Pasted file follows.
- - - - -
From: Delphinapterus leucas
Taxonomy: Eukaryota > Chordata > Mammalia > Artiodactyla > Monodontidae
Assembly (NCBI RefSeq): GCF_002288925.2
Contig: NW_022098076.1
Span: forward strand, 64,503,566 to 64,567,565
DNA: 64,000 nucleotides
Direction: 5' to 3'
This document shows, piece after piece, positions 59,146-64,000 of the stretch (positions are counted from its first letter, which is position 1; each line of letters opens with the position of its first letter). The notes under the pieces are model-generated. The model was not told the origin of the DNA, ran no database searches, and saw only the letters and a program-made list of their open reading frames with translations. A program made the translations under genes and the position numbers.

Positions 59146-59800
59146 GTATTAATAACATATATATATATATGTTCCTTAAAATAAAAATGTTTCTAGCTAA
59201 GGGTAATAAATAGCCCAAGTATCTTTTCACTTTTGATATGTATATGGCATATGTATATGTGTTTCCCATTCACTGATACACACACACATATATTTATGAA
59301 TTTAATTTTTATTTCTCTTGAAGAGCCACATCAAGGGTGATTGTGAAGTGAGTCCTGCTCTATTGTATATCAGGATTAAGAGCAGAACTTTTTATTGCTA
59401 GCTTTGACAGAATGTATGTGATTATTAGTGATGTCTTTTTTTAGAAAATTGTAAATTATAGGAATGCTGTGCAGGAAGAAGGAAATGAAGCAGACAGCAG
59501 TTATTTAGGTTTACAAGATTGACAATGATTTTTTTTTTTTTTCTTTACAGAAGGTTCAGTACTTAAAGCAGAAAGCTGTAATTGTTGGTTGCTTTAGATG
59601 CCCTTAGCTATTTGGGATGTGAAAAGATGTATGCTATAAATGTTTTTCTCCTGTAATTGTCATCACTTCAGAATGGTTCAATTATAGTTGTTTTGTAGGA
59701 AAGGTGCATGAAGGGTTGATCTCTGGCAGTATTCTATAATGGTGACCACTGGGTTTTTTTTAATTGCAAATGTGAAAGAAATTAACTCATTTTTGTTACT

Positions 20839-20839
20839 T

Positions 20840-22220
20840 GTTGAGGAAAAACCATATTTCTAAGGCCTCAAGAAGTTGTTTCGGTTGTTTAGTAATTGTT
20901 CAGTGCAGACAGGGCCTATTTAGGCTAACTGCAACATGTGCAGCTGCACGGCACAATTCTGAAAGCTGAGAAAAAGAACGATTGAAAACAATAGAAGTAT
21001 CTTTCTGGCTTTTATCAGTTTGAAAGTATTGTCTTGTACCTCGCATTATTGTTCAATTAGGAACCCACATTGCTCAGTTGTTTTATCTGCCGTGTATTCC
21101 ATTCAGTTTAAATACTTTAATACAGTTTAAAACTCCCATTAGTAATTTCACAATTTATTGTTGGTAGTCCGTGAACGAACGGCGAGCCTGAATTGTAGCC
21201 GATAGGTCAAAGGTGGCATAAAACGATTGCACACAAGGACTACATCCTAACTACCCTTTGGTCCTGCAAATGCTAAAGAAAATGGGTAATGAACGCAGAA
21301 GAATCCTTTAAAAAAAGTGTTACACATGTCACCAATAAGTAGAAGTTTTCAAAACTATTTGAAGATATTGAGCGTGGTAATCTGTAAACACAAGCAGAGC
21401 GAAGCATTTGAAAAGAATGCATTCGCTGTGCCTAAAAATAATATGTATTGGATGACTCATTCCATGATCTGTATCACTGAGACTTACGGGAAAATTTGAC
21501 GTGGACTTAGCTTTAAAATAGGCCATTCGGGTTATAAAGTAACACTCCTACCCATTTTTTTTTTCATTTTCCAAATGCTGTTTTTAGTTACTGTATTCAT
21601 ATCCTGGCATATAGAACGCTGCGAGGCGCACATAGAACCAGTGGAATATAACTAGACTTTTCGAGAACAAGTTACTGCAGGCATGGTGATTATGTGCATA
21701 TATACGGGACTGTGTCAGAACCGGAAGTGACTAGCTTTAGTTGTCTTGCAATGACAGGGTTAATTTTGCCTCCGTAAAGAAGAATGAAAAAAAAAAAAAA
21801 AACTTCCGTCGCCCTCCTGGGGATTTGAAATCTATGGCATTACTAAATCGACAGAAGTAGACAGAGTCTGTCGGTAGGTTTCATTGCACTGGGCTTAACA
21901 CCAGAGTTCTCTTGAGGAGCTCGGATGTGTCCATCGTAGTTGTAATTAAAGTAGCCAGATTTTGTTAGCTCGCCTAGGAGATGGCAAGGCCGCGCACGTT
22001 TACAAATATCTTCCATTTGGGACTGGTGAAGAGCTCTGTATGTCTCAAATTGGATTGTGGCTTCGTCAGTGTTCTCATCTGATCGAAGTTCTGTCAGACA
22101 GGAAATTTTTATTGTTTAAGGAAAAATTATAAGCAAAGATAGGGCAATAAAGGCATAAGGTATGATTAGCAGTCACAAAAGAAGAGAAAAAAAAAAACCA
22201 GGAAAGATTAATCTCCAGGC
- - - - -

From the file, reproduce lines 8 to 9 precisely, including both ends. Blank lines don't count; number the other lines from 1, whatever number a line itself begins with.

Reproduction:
This document shows, piece after piece, positions 59,146-64,000 of the stretch (positions are counted from its first letter, which is position 1; each line of letters opens with the position of its first letter). The notes under the pieces are model-generated. The model was not told the origin of the DNA, ran no database searches, and saw only the letters and a program-made list of their open reading frames with translations. A program made the translations under genes and the position numbers.

Positions 59146-59800